In the most extreme case, it may mean simply adopting the text whichis most typical of the tradition -- that is, the one which allows the editorto produce the shortest critical apparatus. This was the form used byFredson Bowers in some of his later work (and, in a way, lies behind thetendency in the International Greek New Testament Project and othersto use the Textus Receptus as a collating base: The text is notconsidered to have any authority, but it is convenient.)
Erick Kelemen, Textual Criticism and Editing: An Introduction(Norton, 2009), p. 102, makes a note that some textual critics forget:the copy text "provides the chief authority for the readings of theaccidentals but not necessarily the substantives" -- in other words,for details such as spelling and orthography but not for major variants.Hort didn't follow B closely; a good editor will beopen to good readings from any source. But the copy text isthe starting point. It is followed unless there is a clear reasonto do otherwise. So, for example, one would tend to follow thecopy text spelling of various proper names, or on points ofAttic versus non-Attic usage, or on inflected versus non-inflectedSemitic names. And, of course, in the case of readings wherethe canons of criticism offer no clear point of decision, you followthe copy text. It gives you a fallback if you have no othergrounds for decision.
Note that this is in strong contrast to most methods ofEclecticism. Eclectics generallydon't start anywhere; theyhave to decide everything -- even such trivialitiesas spelling variations -- from the manuscripts or from someexternal reference. It's a lot of work for slight reward -- andit arguably produces a rather inconsistent text.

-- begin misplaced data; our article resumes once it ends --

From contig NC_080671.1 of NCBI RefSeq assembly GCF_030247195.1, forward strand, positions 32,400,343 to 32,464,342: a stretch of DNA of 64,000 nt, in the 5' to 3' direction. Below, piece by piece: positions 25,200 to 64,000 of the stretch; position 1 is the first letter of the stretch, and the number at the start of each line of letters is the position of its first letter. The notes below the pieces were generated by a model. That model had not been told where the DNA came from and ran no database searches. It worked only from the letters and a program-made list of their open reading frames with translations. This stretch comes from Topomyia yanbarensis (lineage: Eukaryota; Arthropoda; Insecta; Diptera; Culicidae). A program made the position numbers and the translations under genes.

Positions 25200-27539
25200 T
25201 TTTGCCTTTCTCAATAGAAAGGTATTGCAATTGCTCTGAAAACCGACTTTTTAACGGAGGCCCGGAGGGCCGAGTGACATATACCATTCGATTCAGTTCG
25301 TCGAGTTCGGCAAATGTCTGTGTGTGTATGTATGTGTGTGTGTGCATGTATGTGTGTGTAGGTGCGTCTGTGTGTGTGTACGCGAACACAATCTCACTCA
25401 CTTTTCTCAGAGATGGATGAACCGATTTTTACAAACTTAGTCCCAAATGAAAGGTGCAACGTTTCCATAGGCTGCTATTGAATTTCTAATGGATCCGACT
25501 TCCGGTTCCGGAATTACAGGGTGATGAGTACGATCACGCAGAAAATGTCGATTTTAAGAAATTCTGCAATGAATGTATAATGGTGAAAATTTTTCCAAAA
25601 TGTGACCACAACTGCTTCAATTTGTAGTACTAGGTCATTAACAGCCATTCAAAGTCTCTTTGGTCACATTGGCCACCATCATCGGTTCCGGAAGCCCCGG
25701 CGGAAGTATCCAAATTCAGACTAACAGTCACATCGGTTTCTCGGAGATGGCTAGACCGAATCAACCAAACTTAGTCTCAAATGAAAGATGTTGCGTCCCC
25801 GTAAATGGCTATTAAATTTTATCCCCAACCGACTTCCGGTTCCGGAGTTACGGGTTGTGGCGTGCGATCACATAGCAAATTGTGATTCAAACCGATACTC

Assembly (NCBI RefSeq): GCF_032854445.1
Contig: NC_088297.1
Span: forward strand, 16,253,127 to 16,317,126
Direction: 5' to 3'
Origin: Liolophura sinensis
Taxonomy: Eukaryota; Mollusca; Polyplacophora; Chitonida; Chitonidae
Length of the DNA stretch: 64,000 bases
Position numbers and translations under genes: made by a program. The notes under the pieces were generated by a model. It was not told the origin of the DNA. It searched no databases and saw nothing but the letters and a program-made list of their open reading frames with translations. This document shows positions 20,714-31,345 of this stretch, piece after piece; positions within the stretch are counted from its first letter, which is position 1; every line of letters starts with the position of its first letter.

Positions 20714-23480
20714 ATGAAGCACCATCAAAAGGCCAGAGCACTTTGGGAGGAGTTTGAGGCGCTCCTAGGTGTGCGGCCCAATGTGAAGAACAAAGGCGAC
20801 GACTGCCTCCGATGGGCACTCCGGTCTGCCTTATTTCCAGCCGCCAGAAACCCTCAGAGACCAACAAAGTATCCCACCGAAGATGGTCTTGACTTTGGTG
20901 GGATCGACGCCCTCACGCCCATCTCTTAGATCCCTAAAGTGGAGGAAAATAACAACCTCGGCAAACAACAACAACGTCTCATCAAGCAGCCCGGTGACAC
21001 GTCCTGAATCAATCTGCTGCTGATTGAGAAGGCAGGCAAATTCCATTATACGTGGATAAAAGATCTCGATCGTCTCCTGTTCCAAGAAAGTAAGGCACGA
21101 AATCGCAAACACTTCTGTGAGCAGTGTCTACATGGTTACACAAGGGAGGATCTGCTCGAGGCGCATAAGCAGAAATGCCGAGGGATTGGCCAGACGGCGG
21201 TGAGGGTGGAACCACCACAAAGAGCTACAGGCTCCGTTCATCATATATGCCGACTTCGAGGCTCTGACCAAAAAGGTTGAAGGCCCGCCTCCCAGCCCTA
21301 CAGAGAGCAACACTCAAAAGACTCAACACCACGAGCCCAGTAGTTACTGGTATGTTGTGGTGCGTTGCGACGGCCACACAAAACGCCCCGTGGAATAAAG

I find it ironic to note that my preferred method of textualcriticism, which is strongly based on manuscripts and genealogy,is considered hopelessly conservative and rigid by almost allNew Testament critics, who prefer a more eclectic edition. Yet toeditors of early printed works, with their copy-texts and theirbest editions, I would be a wild-eyed radical because I restrictmy use of a copy-text! I can't help but think that both schoolscould learn from the other -- and, very likely, end up at acompromise rather like mine!
We should note that the Copy Text notion arose in situationswith very few witnesses -- e.g Shakespeare, where there are nevermore than three independent witnesses, usually not more than two,and occasionally only one. However, the idea has been successfulenough that it is now applied to texts with far larger numbers ofwitnesses -- e.g. Chaucer, where some passages have as many as 75witnesses. There is no inherent reason why the method could notbe applied to the NT as well.
Of course, if one is to choose a copy text, there is the questionof which copy text. This is rendered much more complicated bythe nature of New Testament witnesses: Most of the important ones,the papyri and uncials, lack accents, breathings, punctuation, andspaces between words. Should one adopt a copy text which includesthese features (in which case it will be much more recent than whatare usually considered the best witnesses), or choose a text withthe best text apart from readers' aides? Or even choose one text forthe text and another for the aids?